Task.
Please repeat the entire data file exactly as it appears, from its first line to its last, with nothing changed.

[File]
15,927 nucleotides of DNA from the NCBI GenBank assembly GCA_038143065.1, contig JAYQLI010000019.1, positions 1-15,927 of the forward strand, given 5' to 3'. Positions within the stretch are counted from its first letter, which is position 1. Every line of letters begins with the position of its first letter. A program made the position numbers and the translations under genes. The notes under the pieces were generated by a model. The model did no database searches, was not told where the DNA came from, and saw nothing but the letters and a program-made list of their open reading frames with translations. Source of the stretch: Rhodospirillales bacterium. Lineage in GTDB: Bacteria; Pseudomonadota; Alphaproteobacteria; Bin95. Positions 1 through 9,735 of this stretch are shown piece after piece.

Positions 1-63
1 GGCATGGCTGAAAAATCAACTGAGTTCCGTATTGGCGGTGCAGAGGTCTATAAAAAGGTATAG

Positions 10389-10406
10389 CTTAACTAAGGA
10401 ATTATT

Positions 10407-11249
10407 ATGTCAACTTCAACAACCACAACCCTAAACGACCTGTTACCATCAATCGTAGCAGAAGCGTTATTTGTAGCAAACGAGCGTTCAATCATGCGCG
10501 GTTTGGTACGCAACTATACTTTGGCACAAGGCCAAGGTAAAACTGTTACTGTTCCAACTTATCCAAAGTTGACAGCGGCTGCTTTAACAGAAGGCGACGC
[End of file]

15,927 nucleotides of DNA from the NCBI GenBank assembly GCA_038143065.1, contig JAYQLI010000019.1, positions 1-15,927 of the forward strand, given 5' to 3'. Positions within the stretch are counted from its first letter, which is position 1. Every line of letters begins with the position of its first letter. A program made the position numbers and the translations under genes. The notes under the pieces were generated by a model. The model did no database searches, was not told where the DNA came from, and saw nothing but the letters and a program-made list of their open reading frames with translations. Source of the stretch: Rhodospirillales bacterium. Lineage in GTDB: Bacteria; Pseudomonadota; Alphaproteobacteria; Bin95. Positions 1 through 9,735 of this stretch are shown piece after piece.

Positions 1-63
1 GGCATGGCTGAAAAATCAACTGAGTTCCGTATTGGCGGTGCAGAGGTCTATAAAAAGGTATAG

Positions 10389-10406
10389 CTTAACTAAGGA
10401 ATTATT

Positions 10407-11249
10407 ATGTCAACTTCAACAACCACAACCCTAAACGACCTGTTACCATCAATCGTAGCAGAAGCGTTATTTGTAGCAAACGAGCGTTCAATCATGCGCG
10501 GTTTGGTACGCAACTATACTTTGGCACAAGGCCAAGGTAAAACTGTTACTGTTCCAACTTATCCAAAGTTGACAGCGGCTGCTTTAACAGAAGGCGACGC